Protecting the Vulnerable: A Call to Uphold Ethical Standards in Treating Gender Confusion

Protecting the Vulnerable: A Call to Uphold Ethical Standards in Treating Gender Confusion

We are at a time that requires a thoughtful examination of how we ethically care for and protect our children. Right now, in the United States, there are an estimated 13,000 people who started a pharmaceutical treatment as minors to block the natural maturation process of their biological sex. To date, there have been 11,000 gender reassignment surgeries performed in the United States, according to the American Society of Plastic Surgeons. The surgical market is predicted to grow from the year 2020 value of $304.8 million to a forecasted $781.8 million in 2027. That is roughly a 14 percent growth rate over the next seven years. As demands are placed on this market, we can expect minors to be increasingly targeted for these lucrative interventions. We should be greatly alarmed by the fact that minors can access medical interventions to radically alter their physiology in an effort to “fix” gender dysphoria. This disturbing fact should garner our full attention and prompt us to act.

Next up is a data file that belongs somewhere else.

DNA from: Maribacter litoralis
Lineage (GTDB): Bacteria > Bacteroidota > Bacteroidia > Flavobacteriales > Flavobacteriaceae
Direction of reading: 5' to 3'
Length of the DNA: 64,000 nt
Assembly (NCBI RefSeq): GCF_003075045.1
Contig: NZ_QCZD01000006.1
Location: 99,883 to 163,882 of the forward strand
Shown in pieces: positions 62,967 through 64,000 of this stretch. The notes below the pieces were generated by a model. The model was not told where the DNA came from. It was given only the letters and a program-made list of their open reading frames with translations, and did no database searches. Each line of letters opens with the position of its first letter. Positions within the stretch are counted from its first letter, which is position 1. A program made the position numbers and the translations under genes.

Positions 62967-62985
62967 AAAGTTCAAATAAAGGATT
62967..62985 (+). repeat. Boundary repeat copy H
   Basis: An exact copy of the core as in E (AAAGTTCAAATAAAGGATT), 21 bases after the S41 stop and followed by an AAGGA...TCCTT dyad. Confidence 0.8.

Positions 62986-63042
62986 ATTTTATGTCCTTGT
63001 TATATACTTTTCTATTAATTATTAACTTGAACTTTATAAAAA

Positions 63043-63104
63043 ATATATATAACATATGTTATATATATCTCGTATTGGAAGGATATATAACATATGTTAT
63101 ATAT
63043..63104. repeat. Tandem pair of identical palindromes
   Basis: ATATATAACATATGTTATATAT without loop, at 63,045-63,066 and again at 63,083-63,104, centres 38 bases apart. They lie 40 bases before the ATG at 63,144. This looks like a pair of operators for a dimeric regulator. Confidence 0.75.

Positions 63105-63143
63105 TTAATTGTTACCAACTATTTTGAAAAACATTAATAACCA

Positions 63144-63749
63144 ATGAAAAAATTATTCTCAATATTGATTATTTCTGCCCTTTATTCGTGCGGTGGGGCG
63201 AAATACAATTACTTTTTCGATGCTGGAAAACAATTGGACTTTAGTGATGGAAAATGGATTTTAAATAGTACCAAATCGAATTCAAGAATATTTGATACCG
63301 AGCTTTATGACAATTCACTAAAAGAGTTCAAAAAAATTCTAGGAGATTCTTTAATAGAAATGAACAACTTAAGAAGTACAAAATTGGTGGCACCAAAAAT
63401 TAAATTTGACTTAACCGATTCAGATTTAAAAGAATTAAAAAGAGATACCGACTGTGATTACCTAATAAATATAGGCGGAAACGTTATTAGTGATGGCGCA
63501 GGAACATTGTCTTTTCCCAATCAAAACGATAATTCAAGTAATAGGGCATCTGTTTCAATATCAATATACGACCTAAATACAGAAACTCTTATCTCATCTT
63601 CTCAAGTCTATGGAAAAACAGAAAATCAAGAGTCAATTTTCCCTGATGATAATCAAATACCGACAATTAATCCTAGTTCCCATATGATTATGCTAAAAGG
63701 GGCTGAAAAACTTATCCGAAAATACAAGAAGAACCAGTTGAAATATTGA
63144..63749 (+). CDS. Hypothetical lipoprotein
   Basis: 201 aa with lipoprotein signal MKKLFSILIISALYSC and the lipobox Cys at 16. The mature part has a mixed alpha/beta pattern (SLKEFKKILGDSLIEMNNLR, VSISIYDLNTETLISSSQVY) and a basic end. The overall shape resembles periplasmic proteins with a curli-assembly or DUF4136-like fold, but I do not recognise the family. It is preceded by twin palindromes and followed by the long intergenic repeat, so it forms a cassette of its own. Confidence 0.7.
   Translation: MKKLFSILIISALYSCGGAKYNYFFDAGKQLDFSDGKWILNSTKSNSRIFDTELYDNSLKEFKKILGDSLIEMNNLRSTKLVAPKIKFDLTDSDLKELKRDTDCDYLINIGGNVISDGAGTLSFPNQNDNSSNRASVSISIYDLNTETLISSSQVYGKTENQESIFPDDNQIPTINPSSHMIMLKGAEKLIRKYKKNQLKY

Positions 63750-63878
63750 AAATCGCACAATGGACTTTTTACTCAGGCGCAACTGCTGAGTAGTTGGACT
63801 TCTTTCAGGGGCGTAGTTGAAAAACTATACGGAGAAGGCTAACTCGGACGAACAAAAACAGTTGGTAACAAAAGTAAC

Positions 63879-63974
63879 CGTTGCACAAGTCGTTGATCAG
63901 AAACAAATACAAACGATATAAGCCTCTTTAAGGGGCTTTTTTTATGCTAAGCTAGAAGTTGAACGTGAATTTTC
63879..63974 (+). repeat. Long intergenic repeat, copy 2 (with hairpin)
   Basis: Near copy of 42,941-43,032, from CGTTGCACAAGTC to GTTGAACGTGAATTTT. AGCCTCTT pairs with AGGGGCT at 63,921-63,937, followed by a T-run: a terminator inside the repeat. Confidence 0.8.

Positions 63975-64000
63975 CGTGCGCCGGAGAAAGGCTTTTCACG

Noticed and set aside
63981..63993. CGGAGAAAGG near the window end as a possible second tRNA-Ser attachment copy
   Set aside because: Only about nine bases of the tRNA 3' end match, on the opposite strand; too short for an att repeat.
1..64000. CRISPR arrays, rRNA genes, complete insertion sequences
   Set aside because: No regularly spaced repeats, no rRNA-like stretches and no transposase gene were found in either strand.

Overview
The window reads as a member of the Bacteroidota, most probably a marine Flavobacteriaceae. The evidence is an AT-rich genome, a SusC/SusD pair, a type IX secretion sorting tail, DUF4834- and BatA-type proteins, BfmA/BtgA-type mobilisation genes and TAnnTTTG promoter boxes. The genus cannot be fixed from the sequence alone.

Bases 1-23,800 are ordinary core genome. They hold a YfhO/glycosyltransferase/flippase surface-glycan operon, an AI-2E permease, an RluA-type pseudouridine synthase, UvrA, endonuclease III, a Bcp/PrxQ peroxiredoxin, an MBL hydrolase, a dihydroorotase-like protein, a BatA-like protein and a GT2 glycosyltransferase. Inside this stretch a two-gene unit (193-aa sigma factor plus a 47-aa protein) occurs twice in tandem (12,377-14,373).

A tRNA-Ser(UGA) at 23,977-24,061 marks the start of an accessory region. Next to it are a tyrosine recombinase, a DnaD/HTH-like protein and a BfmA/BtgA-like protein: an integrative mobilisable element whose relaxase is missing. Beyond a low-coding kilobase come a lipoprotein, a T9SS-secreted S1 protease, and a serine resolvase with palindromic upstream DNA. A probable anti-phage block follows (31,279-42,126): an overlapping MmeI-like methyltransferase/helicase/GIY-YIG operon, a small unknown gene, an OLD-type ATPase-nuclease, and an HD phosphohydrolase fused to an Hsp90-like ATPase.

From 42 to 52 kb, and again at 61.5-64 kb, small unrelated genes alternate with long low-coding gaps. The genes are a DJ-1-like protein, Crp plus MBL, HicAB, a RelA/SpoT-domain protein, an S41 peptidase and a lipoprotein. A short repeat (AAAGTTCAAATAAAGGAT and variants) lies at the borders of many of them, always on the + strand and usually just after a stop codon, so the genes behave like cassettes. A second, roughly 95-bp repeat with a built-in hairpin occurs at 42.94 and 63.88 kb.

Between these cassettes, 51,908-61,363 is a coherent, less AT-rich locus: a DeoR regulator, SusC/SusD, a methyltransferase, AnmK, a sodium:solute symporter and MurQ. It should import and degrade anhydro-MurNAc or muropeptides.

We are faced with a decision about how we will ethically and responsibly care for the distressed children of our day. What will our response be? Will we see beyond the current in-vogue theories and interventions of a constructed idea like gender dysphoria? Will we protect vulnerable children from being physiologically and psychologically marred by these harmful and unethical practices? Importantly, can we commit to searching for real answers to address the true source of our children’s pain?

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